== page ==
Oh, could I atone, atone,
I would pay a million-fold!
Pay you for the love you gave.
Mary, look down as of old —
I am kneeling by your grave.” . . .
Section Four provides the reader with a strong sense of what day-to-day life has been like for the narrator. The group of travellers are “north of Eighty-three,” likely a reference to the Eighty-Third Parallel North, which comprises the northernmost landmasses on Earth; Ellesmere Island in Canada and Sverdrup Island in Greenland are the southernmost landmasses beyond the Eighty-Third Parallel North, confirming that the narrator is deep into the Arctic Circle. There is nothing to do, being trapped so far north, except to watch the snows and hope for help. They have not run short of water, being able to melt snow on their bodies and drink it. For food, they have resorted to seal lice. The narrator has nothing to do in the world except to watch his clock and lie with dead men — and time is never quite as slow as when one stares at a clock.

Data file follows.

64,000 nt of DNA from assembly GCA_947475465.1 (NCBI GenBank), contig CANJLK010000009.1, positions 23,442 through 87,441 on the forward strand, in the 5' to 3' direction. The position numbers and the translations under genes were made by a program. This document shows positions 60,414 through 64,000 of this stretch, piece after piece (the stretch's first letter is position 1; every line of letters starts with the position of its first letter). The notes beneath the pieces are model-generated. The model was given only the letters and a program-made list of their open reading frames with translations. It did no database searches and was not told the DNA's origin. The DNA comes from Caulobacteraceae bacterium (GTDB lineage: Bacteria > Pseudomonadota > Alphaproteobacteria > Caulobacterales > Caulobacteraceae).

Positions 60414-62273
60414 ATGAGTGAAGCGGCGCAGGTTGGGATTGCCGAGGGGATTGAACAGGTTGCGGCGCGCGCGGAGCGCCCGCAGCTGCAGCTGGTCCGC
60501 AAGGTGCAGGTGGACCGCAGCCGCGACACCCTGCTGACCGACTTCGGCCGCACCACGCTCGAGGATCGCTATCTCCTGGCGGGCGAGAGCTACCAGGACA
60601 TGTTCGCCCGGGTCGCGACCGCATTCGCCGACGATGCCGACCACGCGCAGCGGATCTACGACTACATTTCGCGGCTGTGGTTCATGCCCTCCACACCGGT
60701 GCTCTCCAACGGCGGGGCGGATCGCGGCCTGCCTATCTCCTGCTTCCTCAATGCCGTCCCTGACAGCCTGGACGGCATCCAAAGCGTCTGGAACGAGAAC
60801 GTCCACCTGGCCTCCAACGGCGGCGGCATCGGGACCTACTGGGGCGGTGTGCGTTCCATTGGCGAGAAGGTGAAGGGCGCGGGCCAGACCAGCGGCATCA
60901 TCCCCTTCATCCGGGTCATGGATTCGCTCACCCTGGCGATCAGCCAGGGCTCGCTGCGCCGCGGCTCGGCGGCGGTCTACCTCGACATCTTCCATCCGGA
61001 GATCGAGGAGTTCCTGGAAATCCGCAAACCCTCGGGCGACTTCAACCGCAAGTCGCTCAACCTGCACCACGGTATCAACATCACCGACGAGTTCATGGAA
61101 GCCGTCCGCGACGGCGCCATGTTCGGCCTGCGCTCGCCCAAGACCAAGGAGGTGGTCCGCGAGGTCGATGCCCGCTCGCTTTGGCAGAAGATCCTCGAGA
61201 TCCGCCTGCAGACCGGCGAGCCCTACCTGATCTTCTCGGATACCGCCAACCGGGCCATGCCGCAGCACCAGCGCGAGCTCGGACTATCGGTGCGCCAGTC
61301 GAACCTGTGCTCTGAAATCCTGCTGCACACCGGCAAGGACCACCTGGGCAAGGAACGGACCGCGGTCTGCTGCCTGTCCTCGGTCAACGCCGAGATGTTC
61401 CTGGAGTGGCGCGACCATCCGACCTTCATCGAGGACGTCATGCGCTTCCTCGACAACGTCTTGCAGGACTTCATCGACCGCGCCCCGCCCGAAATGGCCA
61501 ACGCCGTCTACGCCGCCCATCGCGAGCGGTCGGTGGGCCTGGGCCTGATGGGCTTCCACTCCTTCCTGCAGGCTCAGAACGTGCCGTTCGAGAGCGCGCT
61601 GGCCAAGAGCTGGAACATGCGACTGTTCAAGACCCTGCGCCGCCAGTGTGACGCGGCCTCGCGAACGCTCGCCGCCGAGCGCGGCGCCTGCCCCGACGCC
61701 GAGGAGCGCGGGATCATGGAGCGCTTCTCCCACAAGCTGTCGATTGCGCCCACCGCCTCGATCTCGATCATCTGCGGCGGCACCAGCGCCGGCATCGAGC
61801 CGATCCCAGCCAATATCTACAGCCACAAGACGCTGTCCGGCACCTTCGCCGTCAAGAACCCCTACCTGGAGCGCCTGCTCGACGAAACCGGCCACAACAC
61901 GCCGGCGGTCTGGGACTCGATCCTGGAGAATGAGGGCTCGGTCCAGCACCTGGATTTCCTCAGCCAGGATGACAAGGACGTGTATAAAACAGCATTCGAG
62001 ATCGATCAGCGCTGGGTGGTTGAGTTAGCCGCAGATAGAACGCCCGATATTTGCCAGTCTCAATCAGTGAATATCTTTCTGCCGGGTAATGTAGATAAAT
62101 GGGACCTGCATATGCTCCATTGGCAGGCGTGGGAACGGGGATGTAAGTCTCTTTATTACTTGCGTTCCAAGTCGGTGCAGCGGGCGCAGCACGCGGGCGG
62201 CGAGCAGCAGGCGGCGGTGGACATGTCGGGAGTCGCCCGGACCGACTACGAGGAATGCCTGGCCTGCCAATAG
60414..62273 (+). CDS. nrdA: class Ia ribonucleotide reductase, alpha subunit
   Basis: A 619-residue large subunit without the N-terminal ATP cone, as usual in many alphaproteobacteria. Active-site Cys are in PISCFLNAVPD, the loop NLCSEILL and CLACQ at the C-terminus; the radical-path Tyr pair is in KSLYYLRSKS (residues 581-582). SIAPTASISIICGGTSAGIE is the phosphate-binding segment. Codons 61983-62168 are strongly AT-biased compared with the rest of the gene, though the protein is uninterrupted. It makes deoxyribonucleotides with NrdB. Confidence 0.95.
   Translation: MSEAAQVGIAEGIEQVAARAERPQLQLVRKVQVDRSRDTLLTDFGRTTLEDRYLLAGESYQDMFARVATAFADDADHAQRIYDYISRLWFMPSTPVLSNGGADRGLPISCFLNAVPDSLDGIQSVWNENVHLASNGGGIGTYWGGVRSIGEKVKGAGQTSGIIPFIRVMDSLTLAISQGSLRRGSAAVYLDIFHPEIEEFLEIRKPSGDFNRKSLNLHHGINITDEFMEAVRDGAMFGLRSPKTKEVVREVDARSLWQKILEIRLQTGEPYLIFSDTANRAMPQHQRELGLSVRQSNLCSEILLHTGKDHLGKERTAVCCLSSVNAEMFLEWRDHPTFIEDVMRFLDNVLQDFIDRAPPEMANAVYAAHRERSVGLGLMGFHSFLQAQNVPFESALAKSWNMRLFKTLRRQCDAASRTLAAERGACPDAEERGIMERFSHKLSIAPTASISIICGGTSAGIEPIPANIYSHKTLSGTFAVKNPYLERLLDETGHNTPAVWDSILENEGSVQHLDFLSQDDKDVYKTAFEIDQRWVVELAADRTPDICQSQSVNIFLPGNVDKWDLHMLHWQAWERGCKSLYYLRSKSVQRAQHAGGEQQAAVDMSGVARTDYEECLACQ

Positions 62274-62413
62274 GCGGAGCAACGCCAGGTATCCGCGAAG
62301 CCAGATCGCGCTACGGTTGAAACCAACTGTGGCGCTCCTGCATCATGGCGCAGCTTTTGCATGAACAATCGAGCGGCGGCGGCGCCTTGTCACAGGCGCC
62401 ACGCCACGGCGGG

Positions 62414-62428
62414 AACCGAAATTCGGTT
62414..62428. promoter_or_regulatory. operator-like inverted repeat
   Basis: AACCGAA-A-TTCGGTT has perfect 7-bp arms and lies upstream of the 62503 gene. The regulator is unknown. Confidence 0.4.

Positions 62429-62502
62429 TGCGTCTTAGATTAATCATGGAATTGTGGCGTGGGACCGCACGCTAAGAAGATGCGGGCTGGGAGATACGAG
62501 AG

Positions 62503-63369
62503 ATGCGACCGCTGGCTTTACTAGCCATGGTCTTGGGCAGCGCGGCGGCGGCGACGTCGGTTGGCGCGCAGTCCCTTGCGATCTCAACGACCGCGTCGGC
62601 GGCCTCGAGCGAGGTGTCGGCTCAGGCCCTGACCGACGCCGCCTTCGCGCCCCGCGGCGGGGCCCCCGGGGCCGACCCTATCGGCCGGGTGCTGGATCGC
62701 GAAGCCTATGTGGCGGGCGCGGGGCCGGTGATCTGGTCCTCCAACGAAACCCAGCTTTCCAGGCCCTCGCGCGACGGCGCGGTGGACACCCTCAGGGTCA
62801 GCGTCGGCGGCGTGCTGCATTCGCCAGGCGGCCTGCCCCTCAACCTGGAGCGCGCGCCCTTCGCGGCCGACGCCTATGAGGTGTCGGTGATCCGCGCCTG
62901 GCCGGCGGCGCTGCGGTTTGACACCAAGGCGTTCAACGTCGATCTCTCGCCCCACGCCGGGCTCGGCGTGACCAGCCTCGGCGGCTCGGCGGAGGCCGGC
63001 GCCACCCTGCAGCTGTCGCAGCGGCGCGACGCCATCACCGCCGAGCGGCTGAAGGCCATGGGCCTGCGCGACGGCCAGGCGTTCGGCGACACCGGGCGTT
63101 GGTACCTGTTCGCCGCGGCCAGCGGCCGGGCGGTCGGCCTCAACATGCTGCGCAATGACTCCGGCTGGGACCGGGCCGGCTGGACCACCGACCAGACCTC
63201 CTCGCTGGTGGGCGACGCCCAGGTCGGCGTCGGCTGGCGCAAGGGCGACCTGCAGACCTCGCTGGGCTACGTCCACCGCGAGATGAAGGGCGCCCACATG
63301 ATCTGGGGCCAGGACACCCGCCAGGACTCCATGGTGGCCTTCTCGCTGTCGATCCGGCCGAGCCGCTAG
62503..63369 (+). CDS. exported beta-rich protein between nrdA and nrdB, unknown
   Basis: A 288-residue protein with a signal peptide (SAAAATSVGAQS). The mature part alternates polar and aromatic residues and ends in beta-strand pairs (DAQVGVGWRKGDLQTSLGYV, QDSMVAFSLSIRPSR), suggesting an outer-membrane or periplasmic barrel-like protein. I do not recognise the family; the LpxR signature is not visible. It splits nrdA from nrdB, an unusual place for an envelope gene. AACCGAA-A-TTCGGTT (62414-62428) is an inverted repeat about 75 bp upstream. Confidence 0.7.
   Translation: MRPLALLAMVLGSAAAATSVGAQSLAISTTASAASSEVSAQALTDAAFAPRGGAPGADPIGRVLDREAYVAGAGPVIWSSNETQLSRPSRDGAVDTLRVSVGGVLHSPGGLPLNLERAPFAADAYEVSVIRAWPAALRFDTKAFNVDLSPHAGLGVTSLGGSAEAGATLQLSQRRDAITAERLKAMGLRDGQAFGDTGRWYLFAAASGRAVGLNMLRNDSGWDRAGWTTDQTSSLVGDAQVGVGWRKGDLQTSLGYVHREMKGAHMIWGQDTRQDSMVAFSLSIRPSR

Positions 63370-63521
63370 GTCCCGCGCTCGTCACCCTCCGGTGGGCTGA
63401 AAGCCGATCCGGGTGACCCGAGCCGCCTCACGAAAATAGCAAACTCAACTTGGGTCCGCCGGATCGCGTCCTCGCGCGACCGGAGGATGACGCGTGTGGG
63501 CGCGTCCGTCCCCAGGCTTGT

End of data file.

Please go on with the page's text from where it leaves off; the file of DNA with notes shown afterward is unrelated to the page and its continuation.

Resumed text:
We also learn that the narrator has lost someone important in their life; perhaps the woman from the Section III flashback, or perhaps someone else. Based on the line, “Came I back, at last,” it makes sense to think that this is the same woman he once left, and now regrets it bitterly. Perhaps it is this agony that has convinced him to do something as dangerous as travel to the Arctic Circle, especially considering this is something he is thinking about while he is there.
Olaf, the Blonde, was first to go;
Bitten his eyes were by the snow;
Sightless and sealed his eyes of blue,
So that he died before I knew.
Here in those poor weak arms he died: